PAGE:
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Best Buy's 'Geek Squad' to the rescue
CEO says the retailer is looking to its in-house repair team to drive business as comps get tougher.
June 16, 2004: 4:26 PM EDT
By Parija Bhatnagar, CNN/Money staff writer

NEW YORK (CNN/Money) - When the going gets tough, who's Best Buy gonna call? According to CEO Brad Anderson, it's the "Geek Squad" to the rescue.

The Geek Squad is Best Buy's in-home technical support service, making 24-hour house calls to Best Buy shoppers for any type of computer-related glitch.

Geek Squad employees -- with titles like "Double Agent," "Special Agent" or "Inspector" -- dress for the part. They wear uniforms of white shirt, black tie, white socks, black shoes, badges and sunglasses. They drive around in a Geekmobile, which is a black-and-white painted Volkswagen Beetle.

Best Buy (BBY: Research, Estimates), which introduced the squad in Oct. 2002 is now hoping that its "agents" can help out with a different kind of problem -- the retailer's tougher sales comparisons going forward.

Minneapolis-based Best Buy, the No. 1 electronics retailer, on Wednesday reported a first-quarter profit that edged past Wall Street's forecasts by a penny, citing cost controls, new store openings and strong demand for flat-screen televisions, digital cameras and DVDs.

The retailer earned a profit of $114 million, or 34 cents a share, for the quarter ended May 29, up 63 percent from $69 million, or 21 cents, a year ago.

Total sales for the quarter rose 17 percent to $5.5 billion, while sales at stores open at least a year -- a key retail measure known as same-store sales -- rose 8.3 percent for the period.

Flat gross margins

Despite the positive numbers, shares of Best Buy were lower in afternoon trading on the New York Stock Exchange Wednesday.

The concerns?

"Gross margins were flat in spite of a fairly easy comparison because of pressure from Reward Zone," Merrill Lynch analyst Danielle Fox wrote in a research note.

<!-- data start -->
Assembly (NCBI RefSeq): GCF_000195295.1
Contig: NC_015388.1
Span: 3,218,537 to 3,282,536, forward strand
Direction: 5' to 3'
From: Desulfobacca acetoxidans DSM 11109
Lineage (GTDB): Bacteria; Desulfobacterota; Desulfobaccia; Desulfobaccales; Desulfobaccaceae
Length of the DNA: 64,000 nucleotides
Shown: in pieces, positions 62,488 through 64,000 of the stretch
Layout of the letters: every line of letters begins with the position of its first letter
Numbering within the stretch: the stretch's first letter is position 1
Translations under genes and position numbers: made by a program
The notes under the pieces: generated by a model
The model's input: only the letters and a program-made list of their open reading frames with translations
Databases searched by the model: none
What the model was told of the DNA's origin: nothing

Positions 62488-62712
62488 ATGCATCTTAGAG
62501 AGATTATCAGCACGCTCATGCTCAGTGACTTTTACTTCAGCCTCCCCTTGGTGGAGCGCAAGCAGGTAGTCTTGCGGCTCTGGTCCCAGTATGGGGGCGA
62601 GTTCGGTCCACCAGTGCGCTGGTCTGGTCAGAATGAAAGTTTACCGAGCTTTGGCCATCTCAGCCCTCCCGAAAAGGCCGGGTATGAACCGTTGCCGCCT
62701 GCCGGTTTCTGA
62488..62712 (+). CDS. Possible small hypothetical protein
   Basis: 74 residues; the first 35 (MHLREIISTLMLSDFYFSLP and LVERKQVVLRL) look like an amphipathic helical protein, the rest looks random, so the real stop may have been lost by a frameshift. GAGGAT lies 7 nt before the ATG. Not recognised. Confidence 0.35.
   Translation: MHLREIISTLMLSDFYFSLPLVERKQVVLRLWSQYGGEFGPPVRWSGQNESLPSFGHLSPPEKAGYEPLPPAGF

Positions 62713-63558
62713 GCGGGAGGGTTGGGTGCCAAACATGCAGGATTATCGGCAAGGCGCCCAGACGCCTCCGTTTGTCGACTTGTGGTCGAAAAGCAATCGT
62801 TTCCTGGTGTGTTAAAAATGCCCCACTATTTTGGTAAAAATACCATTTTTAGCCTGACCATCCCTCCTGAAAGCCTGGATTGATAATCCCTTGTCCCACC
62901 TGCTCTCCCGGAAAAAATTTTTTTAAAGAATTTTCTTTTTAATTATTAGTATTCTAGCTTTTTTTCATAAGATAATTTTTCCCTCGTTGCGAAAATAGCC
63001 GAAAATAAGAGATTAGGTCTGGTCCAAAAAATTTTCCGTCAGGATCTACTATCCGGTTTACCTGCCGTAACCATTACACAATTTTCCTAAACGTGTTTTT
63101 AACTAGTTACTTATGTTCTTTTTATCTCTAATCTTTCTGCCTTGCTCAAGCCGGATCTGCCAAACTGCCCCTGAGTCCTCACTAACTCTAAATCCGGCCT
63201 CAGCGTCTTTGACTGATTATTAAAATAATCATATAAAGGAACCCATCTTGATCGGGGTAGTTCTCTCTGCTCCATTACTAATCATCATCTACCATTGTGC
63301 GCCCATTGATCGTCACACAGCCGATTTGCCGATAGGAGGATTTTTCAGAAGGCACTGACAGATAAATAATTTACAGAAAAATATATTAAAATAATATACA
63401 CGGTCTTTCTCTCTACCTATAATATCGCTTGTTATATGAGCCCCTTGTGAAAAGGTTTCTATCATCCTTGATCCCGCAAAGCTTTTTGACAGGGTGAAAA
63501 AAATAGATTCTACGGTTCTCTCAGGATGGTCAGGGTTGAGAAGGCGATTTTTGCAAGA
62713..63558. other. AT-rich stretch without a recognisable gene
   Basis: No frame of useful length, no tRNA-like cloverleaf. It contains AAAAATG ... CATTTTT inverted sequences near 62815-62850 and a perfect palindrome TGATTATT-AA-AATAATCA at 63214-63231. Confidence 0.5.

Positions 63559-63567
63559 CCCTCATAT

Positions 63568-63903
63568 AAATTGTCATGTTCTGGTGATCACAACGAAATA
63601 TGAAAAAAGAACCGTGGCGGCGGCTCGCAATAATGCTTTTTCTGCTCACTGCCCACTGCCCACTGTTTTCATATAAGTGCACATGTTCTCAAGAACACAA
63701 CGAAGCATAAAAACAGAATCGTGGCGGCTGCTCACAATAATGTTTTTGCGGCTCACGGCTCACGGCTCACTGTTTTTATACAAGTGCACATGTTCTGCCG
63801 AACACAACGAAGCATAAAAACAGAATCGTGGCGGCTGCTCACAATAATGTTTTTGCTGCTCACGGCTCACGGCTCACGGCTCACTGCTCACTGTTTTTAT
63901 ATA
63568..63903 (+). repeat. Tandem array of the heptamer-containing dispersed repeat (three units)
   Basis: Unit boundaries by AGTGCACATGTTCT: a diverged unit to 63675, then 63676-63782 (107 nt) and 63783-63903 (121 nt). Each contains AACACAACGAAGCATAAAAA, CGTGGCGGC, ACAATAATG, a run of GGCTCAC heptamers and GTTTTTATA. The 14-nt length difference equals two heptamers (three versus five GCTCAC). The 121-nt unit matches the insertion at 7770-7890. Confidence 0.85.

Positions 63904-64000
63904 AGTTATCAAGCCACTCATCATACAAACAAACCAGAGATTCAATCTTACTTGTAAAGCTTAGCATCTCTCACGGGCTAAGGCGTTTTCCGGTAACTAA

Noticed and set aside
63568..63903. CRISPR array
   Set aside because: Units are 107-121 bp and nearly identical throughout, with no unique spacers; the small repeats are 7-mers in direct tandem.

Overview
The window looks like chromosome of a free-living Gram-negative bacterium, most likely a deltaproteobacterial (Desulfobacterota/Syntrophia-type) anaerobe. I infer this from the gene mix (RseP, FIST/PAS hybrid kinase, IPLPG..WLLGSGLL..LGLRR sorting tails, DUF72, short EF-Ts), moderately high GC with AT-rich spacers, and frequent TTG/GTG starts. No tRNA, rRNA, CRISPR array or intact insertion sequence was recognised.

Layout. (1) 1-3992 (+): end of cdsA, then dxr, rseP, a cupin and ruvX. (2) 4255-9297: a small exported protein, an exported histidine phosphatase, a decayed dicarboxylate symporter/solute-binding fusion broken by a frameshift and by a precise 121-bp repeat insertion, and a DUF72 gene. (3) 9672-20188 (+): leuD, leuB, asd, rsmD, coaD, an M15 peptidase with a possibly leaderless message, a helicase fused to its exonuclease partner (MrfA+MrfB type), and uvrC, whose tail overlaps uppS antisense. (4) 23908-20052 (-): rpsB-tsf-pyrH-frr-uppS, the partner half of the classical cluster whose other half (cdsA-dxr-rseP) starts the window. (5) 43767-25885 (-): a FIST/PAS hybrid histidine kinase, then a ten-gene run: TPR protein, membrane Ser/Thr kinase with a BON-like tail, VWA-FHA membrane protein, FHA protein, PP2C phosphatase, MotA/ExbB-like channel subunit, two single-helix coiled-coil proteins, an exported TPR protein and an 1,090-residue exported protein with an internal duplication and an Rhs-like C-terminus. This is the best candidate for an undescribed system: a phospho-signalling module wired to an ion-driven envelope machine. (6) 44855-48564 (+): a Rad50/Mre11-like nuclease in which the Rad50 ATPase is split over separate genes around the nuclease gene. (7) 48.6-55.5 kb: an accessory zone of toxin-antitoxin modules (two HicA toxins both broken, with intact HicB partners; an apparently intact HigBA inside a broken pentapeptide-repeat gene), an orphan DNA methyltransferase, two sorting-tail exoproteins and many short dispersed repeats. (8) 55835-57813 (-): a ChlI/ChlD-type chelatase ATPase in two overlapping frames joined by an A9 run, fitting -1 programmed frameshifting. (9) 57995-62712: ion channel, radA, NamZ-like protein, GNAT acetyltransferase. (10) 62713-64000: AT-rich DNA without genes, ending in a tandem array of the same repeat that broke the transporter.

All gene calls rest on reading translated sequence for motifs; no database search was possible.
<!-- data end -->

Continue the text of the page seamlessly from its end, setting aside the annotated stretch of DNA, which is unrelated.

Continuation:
Launched last year, the Reward Zone is a customer-loyalty program through which members can accumulate points from purchases they make at a Best Buy store. Those points are redeemable toward future purchases.

"We like the program but think gross margin driven upside will be hard to sustain," Fox wrote.

Industry watchers say Best Buy probably saw faster redemption from the program last quarter than the company had anticipated.

Crowell, Weddon & Co. analyst James Ragan said he isn't too worried about Reward Zone's pressure on profits just yet. He thinks the bigger worry is the period of tougher same-store sales comparisons in the second-half of the year.

"Last year Best Buy had comparable sales in the high single digits in the second-half. Investors are probably looking for something new that could help pad sales going forward," Ragan said.

Enter the Geek Squad.

"The services business is a relatively new segment for the company, and I think it can help sales," Ragan said.

CEO Brad Anderson said in a statement that he expects the expansion of the Geek Squad to boost customer loyalty, and in turn boost same-store sales.

Best Buy is currently rolling its Geek Squad nationwide and expects to offer the service in all of its 750 stores, including ones in Canada, by the end of its fiscal year.

"The services business is a higher profit margin area for the company," said Ragan. "With Best Buy's success in the home theater business, I think they have rightfully determined that providing installation services and other types of work is a good investment."

For the second quarter, Best Buy forecast earnings to be in the range of 47 to 52 cents a share. Analysts estimate a profit of 50 cents for the second quarter.  Top of page

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